Archives for posts with tag: sun

by T.E. Hulme 

A touch of cold in the Autumn night—
I walked abroad,
And saw the ruddy moon lean over a hedge
Like a red-faced farmer.
I did not stop to speak, but nodded,
And round about were the wistful stars
With white faces like town children. 

ABOUT THE AUTHOR: Thomas Ernest Hulme (1883 1917) was an English critic and poet who, through his writings on art, literature and politics, had a notable influence upon modernism. (Read more at

PHOTO: “Red Moon Rising” by Flavio (July 7, 2009), ALL RIGHTS RESERVED.

Photographer’s note:  The orange-red colors that the moon sometimes take on are caused by particles in the Earth’s atmosphere. So, this is an interesting and nice-looking result of pollution. When the sunlight reflected by the moon passes through the Earth’s atmosphere, it is scattered by atmospheric particles. Blue light is scattered more than red light, which passes straight through. Incidentally, this is why the sky is blue.
When the moon is close to the horizon, the light must travel through a maximum amount of atmosphere to get to your eyes — blue light gets scattered, while red light goes straight, making the object look redder. In other words, the moon sometimes (and the sun every day) tends to look orange or red when it is rising or setting.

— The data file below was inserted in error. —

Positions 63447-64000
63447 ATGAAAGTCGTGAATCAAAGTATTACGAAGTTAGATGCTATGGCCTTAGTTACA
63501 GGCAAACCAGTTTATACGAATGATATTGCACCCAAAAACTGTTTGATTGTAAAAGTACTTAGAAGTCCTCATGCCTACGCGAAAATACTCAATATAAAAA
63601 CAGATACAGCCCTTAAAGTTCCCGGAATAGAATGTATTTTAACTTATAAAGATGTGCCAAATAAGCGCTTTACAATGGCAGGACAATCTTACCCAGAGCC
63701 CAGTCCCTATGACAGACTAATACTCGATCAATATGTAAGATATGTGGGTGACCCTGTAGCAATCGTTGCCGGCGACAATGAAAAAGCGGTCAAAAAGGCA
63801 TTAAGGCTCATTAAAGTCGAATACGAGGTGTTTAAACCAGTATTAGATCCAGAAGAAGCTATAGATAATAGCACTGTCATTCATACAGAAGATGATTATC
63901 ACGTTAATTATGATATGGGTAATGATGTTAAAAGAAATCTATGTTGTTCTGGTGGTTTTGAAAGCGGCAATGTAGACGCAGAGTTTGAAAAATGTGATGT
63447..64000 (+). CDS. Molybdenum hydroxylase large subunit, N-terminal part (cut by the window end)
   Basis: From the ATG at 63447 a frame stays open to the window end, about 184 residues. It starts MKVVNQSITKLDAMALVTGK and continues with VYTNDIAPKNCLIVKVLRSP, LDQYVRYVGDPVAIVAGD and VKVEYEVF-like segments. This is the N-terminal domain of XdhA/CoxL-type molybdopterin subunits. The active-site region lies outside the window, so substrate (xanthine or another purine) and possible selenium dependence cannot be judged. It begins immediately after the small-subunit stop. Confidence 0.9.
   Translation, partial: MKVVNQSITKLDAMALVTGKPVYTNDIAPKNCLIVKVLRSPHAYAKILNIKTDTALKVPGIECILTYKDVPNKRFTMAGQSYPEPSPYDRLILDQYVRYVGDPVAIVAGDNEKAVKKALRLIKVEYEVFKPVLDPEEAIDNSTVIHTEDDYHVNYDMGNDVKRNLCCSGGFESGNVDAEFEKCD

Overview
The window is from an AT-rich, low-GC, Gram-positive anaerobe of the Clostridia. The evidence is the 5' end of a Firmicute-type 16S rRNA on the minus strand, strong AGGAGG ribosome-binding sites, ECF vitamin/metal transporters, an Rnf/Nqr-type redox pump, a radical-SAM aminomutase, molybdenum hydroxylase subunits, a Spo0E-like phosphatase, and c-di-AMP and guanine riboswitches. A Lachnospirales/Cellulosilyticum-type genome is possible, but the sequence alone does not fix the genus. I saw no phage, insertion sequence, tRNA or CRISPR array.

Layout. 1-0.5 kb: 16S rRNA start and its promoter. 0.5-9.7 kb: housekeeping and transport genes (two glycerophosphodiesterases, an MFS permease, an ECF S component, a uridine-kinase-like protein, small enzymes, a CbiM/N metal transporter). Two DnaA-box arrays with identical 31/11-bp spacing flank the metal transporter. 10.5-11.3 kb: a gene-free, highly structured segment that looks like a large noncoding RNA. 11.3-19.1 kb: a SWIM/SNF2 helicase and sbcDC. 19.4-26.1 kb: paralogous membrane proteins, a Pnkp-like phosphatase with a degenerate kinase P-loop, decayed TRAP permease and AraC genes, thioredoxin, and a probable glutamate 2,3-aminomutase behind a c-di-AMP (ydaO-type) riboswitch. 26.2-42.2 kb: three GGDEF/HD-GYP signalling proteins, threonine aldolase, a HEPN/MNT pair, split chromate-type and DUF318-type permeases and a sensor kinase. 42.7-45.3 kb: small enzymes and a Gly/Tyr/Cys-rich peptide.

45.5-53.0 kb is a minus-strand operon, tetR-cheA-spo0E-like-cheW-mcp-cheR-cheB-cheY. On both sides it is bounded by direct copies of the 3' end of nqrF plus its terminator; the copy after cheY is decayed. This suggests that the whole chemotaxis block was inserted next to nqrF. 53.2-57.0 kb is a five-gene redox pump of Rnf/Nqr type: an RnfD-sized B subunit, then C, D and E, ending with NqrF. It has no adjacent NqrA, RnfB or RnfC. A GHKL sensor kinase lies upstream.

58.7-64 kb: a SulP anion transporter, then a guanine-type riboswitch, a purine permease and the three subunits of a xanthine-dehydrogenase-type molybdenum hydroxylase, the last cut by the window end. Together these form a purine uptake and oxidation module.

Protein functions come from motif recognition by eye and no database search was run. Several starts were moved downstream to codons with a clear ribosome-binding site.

The Life of Pi, Chapter 78 (Excerpt)

by Yann Martel

To be a castaway is to be a point perpetually at the centre of a circle…the geometry never changes. Your gaze is always a radius. The circumference is ever great. In fact, the circles multiply.

To be a castaway is to be caught in a harrowing ballet of circles. You are at the centre of one circle, while above you two opposing circles spin about.

The sun distresses you like a crowd, a noisy, invasive crowd that makes you cup your ears, that makes you close your eyes, that makes you want to hide.

The moon distresses you by silently reminding you of your solitude; you open your eyes wide to escape your loneliness.

When you look up, you sometimes wonder if at the centre of a solar storm, if in the middle of the Sea of Tranquility, there isn’t another one like you also looking up, also trapped by geometry, also struggling with fear, rage, madness, hopelessness, apathy.

Photo: Andrzej Szymański